The recent selloff in tech stocks has been a long time coming, or a great buying opportunity, depending upon how you view the run-up that led to today. I’m not here to debate whether tech stocks were – or still are – in a bubble, but what I am here to do is provide some clues as to when may be a good time to take a long position on one of the market’s largest stocks, Microsoft (MSFT).
Microsoft has seen a huge run this year, just like many other tech stocks. Microsoft’s has been smaller in magnitude than some, but impressive nonetheless, as it managed to climb from $132 in March to $232 a couple of weeks ago.
Since that all-time high, Microsoft sold off sharply with the rest of the group, and sits today just over $200. This sort of price action begs the question; if you want to buy Microsoft, is it attractively priced after the sharp move lower? Based upon the evidence, I believe it is.
Microsoft has outperformed the broader market this year by more than 25%, which is impressive, particularly for a company as large as this one. Unfortunately, the company has only kept pace with its peer group – software stocks. Microsoft came out of the gate hot against its peers but has gradually faded as the year has worn on. As a long-term market leader, I believe this underperformance relative to its peers will cease and turn higher. This is particularly true if a period of general weakness befalls the market; faster-growing software stocks – of which there are many – have run higher more quickly than Microsoft. However, Microsoft’s stability and size will prevail in a scenario that isn’t seeing investors chasing the stocks with the highest growth rates.
Using data to guide your purchases
I’m a big believer that human emotions are highly flawed when it comes to investing. I learned the hard way (many times) that investing based upon emotion is a recipe for disaster. Falling in love with a stock (or perma-hating a stock) is a great way to watch your capital erode away. I’m not a fan of that, so I try to use data wherever possible to save me from myself.
There are innumerable data points one can use to make investing decisions. I’m focused on price-related data because that requires no one’s opinion, and reflects true market activity that takes into account all known information about a security. This is as close as we can get to infallible data in investing.
One way that I like to measure if a stock is cheap or expensive relative to recent price action is by using rolling returns for different periods. This is essentially just a total price return number for whatever number of days, which helps smooth out the day-to-day fluctuations of a stock’s movement, and more easily spot value or extended prices.
This indicator isn’t perfect, as nothing is, but I have found it to work quite well for market-leading stocks, among which I’d certainly count Microsoft.
We’ll begin with a rather short time frame of 10 days, which you can see below.
Source: Author’s calculations using historical price data
The first thing I notice about this chart is how few times Microsoft strikes the zero mark. Indeed, for all of this year, we have 10 such events (if we count oscillations of multiple days around zero as one event). In nearly nine months of trading activity, that’s not a huge sample set. That must mean the indicator is pretty significant when it does get triggered, and that is exactly why I use it.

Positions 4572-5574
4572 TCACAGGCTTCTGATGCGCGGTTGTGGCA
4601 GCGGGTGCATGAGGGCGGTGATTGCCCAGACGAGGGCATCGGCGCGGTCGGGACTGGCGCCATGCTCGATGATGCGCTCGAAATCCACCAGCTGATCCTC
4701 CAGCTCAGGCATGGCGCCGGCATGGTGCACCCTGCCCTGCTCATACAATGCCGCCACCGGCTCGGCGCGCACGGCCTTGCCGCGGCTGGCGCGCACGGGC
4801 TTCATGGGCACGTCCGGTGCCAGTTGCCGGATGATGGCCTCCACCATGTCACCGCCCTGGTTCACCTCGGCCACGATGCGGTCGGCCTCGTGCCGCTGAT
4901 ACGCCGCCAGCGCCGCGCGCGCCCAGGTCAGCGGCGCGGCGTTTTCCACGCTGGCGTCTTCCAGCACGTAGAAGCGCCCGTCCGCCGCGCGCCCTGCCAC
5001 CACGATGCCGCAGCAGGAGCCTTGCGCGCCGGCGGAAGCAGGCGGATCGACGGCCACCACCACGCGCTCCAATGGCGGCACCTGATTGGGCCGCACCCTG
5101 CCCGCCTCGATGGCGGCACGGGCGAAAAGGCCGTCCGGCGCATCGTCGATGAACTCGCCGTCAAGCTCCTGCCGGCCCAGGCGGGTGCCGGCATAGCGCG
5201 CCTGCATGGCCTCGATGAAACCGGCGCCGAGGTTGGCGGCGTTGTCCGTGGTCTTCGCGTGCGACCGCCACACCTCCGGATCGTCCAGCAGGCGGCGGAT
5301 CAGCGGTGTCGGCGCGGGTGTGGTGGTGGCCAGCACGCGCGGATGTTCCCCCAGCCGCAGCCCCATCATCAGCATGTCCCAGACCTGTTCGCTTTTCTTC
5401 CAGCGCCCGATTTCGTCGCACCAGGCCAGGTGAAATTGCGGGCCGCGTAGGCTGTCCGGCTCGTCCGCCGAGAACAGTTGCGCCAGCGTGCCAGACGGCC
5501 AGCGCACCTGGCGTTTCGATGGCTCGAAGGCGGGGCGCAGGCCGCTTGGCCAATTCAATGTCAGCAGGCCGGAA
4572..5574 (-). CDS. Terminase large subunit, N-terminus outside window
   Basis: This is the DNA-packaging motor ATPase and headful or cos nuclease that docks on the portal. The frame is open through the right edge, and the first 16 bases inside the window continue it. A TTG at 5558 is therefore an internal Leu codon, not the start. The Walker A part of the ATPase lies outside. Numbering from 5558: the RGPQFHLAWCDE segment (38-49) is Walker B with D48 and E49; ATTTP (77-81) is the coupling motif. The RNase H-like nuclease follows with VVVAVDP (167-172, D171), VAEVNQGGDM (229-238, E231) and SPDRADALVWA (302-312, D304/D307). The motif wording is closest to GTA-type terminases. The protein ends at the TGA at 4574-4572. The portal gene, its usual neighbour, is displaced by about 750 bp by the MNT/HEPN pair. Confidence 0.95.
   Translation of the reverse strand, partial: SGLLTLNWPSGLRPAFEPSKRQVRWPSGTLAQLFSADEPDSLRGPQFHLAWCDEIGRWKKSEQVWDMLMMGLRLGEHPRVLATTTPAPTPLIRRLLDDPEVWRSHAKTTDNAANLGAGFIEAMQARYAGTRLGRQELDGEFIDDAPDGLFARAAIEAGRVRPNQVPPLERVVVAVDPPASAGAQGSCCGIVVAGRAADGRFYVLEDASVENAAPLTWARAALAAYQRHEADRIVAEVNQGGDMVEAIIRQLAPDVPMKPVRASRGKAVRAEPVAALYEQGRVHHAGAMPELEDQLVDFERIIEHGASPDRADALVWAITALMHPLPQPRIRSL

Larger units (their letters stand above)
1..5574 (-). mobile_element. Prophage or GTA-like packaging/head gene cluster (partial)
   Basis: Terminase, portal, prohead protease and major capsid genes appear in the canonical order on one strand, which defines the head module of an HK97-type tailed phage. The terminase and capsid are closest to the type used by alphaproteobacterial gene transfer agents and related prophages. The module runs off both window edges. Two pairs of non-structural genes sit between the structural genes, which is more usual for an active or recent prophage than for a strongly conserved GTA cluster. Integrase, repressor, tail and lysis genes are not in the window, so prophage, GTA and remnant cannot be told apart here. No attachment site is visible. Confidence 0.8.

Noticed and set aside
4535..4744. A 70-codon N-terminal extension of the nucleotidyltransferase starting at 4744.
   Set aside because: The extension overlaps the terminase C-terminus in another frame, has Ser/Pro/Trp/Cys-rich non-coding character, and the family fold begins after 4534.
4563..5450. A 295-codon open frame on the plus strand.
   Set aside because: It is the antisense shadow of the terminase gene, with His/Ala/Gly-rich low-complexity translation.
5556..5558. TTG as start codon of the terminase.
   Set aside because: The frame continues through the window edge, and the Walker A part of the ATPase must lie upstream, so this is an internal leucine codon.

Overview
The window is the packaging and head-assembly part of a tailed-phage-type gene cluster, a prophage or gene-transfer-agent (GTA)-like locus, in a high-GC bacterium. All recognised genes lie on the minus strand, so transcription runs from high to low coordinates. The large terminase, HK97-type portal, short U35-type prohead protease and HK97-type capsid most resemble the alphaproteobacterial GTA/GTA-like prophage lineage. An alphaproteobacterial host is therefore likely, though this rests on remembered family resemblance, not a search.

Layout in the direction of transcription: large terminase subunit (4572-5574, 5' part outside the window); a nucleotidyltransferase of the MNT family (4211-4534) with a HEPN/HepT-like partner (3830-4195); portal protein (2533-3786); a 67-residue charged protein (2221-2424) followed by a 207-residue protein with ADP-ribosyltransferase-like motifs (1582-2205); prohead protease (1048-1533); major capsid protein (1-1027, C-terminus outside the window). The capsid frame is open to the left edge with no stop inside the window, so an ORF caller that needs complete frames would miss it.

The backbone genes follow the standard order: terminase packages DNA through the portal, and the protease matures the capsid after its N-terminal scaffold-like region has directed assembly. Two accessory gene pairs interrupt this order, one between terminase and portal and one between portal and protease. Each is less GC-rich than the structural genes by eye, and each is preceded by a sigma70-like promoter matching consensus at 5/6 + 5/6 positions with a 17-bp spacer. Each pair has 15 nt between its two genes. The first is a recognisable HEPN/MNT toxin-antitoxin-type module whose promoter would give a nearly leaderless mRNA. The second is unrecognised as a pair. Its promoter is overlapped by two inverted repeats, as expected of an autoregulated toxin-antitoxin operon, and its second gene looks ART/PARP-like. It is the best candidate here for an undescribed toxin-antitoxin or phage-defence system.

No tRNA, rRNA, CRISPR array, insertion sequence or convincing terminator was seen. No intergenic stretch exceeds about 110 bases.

We can see that the prior instances of 10-day returns reaching or piercing below the zero mark were quite good in terms of buying opportunities, as the stock moved meaningfully higher after each strike, even if it took a week or two. Sometimes, the stock bounces right off the line and moves higher. Either way, it has been a good indication that it could be time to buy.
Interestingly, the indicator is at the lowest level it’s been at since the pandemic panic earlier this year. After a period of sharp gains led to 10-day returns in excess of $20, we’ve seen exactly the opposite behavior, and it looks to me like Microsoft is very oversold on a 10-day basis.
But what about the longer time frames? Below, I’ve plotted the same metric, but for 30 days instead of 10. This covers about a month and a half of trading activity, so it moves much more slowly than the 10-day. This results in fewer buy signals, but much more important ones when they do trigger.
Source: Author’s calculations using historical price data
As we can see, 30-day returns have hit zero only a couple of times this year, much fewer than the shorter time frame we looked at above. This makes logical sense, and it means that now, Microsoft is seeing a buy signal we’ve only seen two times so far in 2020. Those instances were at the start of the pandemic panic and about a month ago, prior to its run to all-time highs.
I’ll reiterate again that no indicator is perfect, and this one isn’t either. I cannot say with certainty that Microsoft will begin rallying from here, and anyone that tells you they can say that is mistaken.
However, the combination of the 30-day signal and the very oversold 10-day indicator occurring at the same time is extremely attractive in my view. If you want to own Microsoft, history would suggest that now is a terrific time to buy. We have our short-term indicator at very oversold levels and our medium-term indicator hitting a strong buy signal simultaneously We should see the stock bounce from here in the coming weeks, and for that reason, I’m bullish.
Disclosure: I/we have no positions in any stocks mentioned, but may initiate a long position in MSFT over the next 72 hours. I wrote this article myself, and it expresses my own opinions. I am not receiving compensation for it (other than from Seeking Alpha). I have no business relationship with any company whose stock is mentioned in this article.